When we photograph in France, we often are given access to the various churches and cathedrals from the DRAC, Direction régionale des Affaires culturelles (the Regional Directorate of Cultural Affairs). This allows us access to churches that might otherwise not be available (although for the most part, this is not an issue).
When we arrived at the Abbaye de Thoronet, however, we received a bit of a shock. We were allowed to photograph, but we couldn’t use our tripods. Since we normally photograph with small apertures for long exposures this was a problem. We showed our recommendations from the authorities, but after about an hour, we were informed that the Abbey at Thoronet was not a church, but a national monument under the direction of Centre des monuments nationaux. The Centre is a public administration run by the Ministry for Culture and Communication. It conserves, restores, and manages nearly 100 national monuments belonging to the State, staffing their sites and opening them to the public. Photography at one of these sites requires additional permissions and even fees.
PJ was a little disturbed by the statement that the abbey was a park and not a church. Disgruntled, she said, “Well, let’s just have a picnic since it’s just a park.” But we decided to try to photograph anyway in the large, dark structure. We set the ISO’s up to 1000 and entered the church. The abbey church is, quite simply, perfection. It is the finest example of pure Cistercian architecture that we’ve seen and we were enthralled.
But the photography was a challenge, primarily in a few specific areas. First, trying to capture this perfection with tilt-shift lenses and no tripod was a challenge. It is a difficult feat in dark churches anyway, and it was pretty much a matter of guesswork without a tripod. Second, focus was difficult because we had to handhold fairly long exposures, and third, there was increased noise because of the high iso’s.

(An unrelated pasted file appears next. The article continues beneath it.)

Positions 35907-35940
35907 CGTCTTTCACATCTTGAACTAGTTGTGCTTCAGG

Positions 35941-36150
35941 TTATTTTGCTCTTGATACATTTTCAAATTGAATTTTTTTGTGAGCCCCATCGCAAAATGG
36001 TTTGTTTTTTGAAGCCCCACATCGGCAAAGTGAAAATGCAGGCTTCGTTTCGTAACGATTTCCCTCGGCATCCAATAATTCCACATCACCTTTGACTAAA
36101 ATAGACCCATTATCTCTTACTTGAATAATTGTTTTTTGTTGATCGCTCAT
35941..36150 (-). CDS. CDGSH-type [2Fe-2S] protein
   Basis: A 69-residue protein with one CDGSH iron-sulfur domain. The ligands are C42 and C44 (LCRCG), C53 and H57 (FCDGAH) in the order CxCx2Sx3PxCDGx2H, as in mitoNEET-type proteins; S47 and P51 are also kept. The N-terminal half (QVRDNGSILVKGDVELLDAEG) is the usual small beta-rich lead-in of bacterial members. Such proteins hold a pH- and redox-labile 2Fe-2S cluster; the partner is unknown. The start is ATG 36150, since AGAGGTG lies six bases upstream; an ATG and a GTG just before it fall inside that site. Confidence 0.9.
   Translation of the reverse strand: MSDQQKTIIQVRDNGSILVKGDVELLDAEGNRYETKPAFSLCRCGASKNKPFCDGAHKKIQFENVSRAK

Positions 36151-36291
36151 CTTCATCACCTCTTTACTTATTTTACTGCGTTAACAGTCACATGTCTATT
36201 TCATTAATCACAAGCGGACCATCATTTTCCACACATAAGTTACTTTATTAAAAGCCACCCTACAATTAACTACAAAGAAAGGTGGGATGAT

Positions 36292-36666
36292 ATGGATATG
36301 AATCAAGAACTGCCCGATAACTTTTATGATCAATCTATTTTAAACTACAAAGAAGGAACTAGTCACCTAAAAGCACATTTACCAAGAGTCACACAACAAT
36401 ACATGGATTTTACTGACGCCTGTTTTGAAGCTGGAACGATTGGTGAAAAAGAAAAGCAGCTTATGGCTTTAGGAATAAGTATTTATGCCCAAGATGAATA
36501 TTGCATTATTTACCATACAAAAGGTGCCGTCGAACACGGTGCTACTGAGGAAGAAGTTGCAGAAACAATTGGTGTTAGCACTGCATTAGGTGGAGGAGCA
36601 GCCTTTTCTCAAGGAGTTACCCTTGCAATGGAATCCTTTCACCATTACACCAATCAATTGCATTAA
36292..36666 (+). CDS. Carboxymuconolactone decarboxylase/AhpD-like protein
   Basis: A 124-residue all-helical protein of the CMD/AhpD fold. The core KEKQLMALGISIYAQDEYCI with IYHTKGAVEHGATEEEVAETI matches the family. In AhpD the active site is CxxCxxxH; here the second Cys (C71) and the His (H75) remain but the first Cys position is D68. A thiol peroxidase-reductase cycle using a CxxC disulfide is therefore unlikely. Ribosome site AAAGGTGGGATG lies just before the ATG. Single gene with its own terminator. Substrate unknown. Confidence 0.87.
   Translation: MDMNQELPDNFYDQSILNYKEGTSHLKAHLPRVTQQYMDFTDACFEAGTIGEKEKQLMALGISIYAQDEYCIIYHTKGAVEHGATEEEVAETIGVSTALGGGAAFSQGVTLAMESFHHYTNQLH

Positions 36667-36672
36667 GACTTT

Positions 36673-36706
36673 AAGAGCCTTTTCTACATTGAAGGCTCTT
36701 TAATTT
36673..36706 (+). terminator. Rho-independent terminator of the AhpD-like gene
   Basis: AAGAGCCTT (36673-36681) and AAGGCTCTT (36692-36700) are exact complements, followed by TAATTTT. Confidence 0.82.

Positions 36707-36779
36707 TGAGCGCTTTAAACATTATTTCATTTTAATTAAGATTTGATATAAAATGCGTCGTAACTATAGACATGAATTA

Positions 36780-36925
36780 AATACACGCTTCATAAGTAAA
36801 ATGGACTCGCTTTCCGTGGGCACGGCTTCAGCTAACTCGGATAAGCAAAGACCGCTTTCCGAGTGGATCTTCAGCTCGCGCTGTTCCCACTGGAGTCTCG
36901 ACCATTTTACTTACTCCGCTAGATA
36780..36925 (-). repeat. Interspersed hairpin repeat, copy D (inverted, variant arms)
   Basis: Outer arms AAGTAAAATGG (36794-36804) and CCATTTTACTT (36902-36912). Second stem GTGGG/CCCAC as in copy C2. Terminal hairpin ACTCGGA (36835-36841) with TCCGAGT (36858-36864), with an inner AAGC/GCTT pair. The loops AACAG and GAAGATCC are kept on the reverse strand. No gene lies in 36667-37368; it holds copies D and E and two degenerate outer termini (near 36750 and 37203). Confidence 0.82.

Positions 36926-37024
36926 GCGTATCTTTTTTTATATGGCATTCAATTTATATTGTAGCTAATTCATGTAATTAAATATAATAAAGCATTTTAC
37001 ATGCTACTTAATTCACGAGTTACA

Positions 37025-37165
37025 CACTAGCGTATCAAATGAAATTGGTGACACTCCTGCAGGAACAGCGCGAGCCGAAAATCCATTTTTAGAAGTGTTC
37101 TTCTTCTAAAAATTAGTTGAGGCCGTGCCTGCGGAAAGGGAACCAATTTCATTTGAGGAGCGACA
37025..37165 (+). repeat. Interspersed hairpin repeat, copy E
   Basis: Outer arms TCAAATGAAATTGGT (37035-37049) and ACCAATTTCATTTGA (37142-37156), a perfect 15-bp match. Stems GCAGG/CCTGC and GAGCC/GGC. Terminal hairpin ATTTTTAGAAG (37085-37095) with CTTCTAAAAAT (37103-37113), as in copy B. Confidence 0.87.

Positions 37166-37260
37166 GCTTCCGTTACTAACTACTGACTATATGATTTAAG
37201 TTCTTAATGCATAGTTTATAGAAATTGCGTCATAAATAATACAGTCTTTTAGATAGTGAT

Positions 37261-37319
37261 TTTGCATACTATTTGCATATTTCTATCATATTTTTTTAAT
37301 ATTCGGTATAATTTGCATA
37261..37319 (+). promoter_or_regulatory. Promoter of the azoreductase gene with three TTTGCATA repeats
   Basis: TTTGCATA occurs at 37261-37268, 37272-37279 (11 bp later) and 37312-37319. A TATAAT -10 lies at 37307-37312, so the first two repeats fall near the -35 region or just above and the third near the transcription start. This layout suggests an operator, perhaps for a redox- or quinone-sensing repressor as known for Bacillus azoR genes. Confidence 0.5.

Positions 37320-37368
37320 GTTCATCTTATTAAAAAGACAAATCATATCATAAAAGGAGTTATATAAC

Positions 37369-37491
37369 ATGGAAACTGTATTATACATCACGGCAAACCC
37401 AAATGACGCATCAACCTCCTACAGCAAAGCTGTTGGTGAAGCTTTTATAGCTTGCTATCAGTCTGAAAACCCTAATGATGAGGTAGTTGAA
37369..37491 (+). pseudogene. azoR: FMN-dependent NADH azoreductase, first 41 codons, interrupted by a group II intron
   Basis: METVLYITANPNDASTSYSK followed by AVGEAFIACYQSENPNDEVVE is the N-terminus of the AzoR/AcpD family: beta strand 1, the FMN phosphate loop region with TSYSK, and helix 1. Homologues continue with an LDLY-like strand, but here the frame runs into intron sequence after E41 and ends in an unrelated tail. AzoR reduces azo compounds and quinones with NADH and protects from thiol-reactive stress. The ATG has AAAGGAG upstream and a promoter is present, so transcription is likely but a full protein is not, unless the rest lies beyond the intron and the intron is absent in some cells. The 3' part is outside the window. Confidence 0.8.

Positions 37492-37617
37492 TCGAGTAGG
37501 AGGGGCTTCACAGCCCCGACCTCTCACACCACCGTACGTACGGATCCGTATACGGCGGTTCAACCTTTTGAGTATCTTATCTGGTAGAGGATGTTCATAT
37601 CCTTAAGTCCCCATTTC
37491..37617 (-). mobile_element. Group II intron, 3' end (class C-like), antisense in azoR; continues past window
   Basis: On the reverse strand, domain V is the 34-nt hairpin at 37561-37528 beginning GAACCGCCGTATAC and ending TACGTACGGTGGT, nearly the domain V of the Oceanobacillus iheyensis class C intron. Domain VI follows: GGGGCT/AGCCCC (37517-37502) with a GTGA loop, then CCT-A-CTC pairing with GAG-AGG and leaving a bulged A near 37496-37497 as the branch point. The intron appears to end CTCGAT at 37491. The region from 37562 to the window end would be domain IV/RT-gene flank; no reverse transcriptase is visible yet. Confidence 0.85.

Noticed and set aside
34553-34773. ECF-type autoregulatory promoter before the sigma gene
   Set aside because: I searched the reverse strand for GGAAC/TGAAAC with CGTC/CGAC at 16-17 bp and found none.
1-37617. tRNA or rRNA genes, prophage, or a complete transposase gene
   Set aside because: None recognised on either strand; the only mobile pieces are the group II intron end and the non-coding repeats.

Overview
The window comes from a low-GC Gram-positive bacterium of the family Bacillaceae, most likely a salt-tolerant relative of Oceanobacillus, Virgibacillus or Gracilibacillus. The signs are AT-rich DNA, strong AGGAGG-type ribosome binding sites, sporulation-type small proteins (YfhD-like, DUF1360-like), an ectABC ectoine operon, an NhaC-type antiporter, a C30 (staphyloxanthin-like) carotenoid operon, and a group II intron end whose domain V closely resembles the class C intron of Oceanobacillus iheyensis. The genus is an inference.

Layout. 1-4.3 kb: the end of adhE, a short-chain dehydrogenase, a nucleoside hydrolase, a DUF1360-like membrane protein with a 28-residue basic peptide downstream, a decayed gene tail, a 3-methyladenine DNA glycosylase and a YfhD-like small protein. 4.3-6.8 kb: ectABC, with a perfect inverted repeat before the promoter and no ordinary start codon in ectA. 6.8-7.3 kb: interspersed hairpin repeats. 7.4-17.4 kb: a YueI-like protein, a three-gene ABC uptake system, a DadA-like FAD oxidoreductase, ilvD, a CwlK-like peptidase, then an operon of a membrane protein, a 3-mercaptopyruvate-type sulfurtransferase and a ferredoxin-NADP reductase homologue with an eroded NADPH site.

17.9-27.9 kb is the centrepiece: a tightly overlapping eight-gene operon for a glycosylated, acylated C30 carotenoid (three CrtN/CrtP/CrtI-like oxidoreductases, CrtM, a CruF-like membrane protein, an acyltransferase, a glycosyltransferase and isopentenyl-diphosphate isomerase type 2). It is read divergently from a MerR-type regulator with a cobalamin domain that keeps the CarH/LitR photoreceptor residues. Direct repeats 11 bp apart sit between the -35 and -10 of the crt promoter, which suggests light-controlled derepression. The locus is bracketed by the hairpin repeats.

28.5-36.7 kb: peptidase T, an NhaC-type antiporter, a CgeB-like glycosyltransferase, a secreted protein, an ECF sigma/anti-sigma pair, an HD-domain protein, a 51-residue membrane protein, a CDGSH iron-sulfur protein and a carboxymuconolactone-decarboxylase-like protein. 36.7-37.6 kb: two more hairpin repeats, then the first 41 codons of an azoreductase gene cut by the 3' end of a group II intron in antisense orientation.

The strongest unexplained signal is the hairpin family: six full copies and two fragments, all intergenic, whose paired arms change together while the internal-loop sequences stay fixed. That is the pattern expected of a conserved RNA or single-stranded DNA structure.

This image is a typical example of a shot that proved successful. It was a 1/30 second exposure at ISO 1250 and f/4.0. Normally this would have been 30 seconds at ISO 100 and f/16. You can see that the vertical alignments are not wholly successful.
Another version of this view was taken at 1/25 second, ISO 800 and f/4.0. The horizontal framing was extremely challenging for the tilt-shift function. But this was at the end of the shoot and I was more comfortable with the attempts and the verticals are better aligned in this photo.
But as you can see from these images and with technical challenges aside, the abbey church is simply perfection in its architecture. The simple lines reflect the elegance of its design and construction. The apse demonstrates this – the three centered windows with round arches and the oven vault perfectly framed by the ogive chancel arch.
The side aisles are raised three steps above the nave and feature a small retaining wall between the two features.
The view from the transept looking west emphasizes the simplicity of the architectural lines, from the ogive arches to the round windows. The side aisles are covered with demi-lune vaults, half-barrels that support the central walls carrying the weight of the nave vault.
The abbey features an extraordinary multi-level cloister, with a garden in the center. Since the church is sited on a hillside, the main passages of the cloister are on several levels and there is an upper walk as well.
Overall, we were as successful as we might have hoped in capturing this abbey. On close inspection of the original high-resolution images we can see the flaws – excessive luminance noise, slight focus problems, and tilt-shift aberrations. We are also not able to get tack-sharp images across all planes because we could not do the long exposures that we prefer. Next time we go to this far reach of the Provence, we will return with the proper permissions and – tripods in hand – get the images that we had planned in the first place. I suppose that is not a bad thing – we always have a great excuse to revisit this magnificent church.
Location: 43.460280° 6.264135°